Connachttribune.ie said that Fine Gael councillor Padraig Conneely was propted to make the remarks after “his recent visits to court to face charges of illegal parking” — A message sent by this website to Cllr Conneely asking him what exact offence he was accused of commiting and the outcome of the case was not responded to.
Addressing Galway’s Garda chief superintendent Tom Curley at a Galway City Council meeting, Cllr Conneely said that “discretion should be used where they’re 10km over,” referring to motorists speeding 10km/h over the speed limit.
Experts, however, claim that increased speed increases the likelihood of a collisions and lowers the chances of survival, especially for people walking and cycling who are hit by motorists.
The World Heath Organisation (WHO) says that “An increase in average speed of 1 km/h typically results in a 3% higher risk of a crash involving injury, with a 4–5% increase for crashes that result in fatalities.”
A fact sheet from WHO continues: “The relationship between speed and injury severity is particularly critical for vulnerable road users such as pedestrians and cyclists. For example, pedestrians have been shown to have a 90% chance of survival when struck by a car travelling at 30 km/h or below, but less than 50% chance of surviving an impact at 45 km/h. Pedestrians have almost no chance of surviving an impact at 80 km/h.”
Connachttribune.ie reported that chief superintendent Curley’s response included telling the councillor: “The only bit of advice I can give Cllr Conneely is slow down.”
The same newspaper reported last October that Cllr Connely branded people who cycle as “cowboys or cowgirls” for breaking the law.
Subscription drive update: IrishCycle.com reached its target of 270 subscribers by the end of August -- thank you to all who have helped! Our new target is to have 300 subscribers by the end of 2022 -- originally this was hoped to be exceeded by the first year of running the site full time (end of October).
If you can help push IrishCycle.com above 300 subscribers, please subscribe today for €5 or more. If you have already done so -- thank you!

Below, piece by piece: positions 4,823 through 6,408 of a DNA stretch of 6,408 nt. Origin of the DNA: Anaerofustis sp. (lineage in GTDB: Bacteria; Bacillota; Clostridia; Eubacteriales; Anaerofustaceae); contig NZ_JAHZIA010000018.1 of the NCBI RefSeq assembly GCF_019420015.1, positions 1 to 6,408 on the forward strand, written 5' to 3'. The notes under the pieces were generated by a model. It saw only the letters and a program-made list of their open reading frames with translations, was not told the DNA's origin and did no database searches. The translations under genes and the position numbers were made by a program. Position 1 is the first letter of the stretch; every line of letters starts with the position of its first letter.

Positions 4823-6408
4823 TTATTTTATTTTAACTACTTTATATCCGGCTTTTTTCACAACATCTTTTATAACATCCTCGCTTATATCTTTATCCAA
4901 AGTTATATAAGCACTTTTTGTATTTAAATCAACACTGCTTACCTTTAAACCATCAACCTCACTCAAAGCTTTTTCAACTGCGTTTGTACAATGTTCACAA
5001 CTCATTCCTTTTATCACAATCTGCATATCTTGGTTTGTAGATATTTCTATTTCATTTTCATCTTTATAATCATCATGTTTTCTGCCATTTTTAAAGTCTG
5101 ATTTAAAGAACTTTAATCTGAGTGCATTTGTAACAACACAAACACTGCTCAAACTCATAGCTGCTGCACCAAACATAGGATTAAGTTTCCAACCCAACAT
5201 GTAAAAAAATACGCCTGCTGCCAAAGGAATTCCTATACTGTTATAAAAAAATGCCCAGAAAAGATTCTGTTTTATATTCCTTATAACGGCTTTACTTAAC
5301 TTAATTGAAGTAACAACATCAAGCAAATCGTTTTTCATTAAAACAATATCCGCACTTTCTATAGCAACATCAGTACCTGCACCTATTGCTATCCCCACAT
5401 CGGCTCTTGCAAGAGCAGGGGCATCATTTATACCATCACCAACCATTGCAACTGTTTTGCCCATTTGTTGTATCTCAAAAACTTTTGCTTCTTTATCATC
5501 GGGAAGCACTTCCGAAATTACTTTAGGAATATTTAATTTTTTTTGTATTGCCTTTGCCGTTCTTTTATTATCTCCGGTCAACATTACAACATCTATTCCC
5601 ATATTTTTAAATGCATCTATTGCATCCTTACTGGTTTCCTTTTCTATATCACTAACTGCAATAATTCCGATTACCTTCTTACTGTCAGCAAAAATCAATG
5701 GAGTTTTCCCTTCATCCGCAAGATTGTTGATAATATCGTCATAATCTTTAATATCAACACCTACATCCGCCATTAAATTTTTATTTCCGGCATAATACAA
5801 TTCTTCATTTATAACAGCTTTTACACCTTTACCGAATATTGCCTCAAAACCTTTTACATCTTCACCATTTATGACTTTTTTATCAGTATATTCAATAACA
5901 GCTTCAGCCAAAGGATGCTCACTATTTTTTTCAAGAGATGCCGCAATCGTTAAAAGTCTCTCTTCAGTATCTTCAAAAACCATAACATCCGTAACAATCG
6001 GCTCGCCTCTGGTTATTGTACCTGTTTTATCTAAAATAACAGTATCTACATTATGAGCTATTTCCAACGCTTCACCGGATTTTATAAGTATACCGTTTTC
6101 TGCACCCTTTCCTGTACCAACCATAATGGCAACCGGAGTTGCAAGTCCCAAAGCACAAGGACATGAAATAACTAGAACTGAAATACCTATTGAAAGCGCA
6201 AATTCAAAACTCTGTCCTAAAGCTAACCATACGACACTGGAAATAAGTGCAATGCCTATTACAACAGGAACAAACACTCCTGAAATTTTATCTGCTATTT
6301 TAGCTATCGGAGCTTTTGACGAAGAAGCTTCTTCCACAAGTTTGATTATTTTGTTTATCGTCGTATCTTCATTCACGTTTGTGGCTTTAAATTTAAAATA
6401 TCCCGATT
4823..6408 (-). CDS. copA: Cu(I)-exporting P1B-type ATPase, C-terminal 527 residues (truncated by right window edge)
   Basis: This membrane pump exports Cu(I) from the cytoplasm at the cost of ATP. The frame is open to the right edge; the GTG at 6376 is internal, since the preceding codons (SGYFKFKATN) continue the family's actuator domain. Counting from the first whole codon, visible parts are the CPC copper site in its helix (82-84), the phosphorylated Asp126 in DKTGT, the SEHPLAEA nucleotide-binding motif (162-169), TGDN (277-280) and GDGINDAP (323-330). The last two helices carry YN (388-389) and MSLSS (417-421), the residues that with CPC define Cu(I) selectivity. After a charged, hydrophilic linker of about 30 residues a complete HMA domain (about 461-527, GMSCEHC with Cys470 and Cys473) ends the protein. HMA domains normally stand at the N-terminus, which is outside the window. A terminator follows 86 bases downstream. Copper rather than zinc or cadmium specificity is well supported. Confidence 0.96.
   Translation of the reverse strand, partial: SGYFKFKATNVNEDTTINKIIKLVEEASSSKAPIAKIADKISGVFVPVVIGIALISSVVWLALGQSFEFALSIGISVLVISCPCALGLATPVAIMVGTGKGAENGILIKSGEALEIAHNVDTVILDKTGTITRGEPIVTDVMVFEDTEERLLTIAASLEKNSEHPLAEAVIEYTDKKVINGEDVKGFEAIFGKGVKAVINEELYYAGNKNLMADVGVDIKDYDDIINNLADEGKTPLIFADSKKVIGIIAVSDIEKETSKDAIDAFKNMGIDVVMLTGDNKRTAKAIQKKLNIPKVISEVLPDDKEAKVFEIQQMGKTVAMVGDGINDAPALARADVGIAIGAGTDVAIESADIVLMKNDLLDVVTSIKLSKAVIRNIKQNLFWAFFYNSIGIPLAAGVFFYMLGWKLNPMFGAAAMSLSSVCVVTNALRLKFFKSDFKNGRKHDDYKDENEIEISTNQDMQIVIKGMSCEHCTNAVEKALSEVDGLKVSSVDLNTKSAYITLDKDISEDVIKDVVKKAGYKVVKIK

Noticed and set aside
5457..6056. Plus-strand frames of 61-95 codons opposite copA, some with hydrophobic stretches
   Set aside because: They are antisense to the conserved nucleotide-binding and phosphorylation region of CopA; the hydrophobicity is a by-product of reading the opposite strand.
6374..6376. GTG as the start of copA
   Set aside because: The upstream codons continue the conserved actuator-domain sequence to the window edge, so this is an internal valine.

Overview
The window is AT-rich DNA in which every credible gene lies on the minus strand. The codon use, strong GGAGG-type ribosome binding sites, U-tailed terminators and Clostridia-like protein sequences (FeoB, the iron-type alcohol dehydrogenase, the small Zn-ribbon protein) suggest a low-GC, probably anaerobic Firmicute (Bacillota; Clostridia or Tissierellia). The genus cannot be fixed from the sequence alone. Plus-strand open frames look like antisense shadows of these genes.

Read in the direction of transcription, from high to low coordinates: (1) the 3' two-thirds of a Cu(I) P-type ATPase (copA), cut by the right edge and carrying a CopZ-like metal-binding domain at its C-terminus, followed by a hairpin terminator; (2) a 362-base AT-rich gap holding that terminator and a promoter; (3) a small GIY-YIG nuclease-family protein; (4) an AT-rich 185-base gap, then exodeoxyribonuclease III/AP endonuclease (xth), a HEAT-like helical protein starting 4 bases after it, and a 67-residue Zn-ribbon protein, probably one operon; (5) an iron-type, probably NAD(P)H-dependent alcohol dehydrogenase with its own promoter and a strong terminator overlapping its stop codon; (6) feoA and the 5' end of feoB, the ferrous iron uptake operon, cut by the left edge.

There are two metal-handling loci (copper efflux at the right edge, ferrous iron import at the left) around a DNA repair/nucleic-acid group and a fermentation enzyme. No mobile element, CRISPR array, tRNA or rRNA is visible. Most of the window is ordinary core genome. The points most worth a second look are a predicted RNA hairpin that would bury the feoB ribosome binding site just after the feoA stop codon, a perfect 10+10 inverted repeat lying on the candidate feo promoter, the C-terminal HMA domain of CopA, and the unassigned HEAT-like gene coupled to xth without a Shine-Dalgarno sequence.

Please remember, every month there's a natural drop-off in subscriptions due to people getting new cards, cards stolen, Revolut not topped up etc.
IrishCycle.com is a reader-funded journalism publication. Effectively it's an online newspaper covering news and analyses of cycling and related issues, including cycle route designs, legal changes, and pollical and cultural issues.
There are examples, big and small, which show that the reader-funded or listener-funding model can work to support journalism -- from the Dublin Inquirer and The Guardian to many podcasts. To make it work for IrishCycle.com, it just needs enough people like you to believe!
Monthly subscriptions will give IrishCycle.com's journalism a dependable base of support. But please don't take free access for granted. Last year IrishCycle.com had an average of 15,800 readers per month and we know our readers include people who cycle and those who don't, politicians, officials and campaigners.
I know only a small percentage of readers will see the value of keeping this open enough to subscribe, that's the reality of the reader-funded model. But more support is needed to keep this show on the road.
The funding drive was started in November 2021 and, as of the start of June 2022, 250 readers have kindly become monthly subscribers -- thank you very much to all that have!
But currently, it's only around 1.6% of readers who subscribe. So, if you can, please join them and subscribe today via ko-fi.com/irishcycle/tiers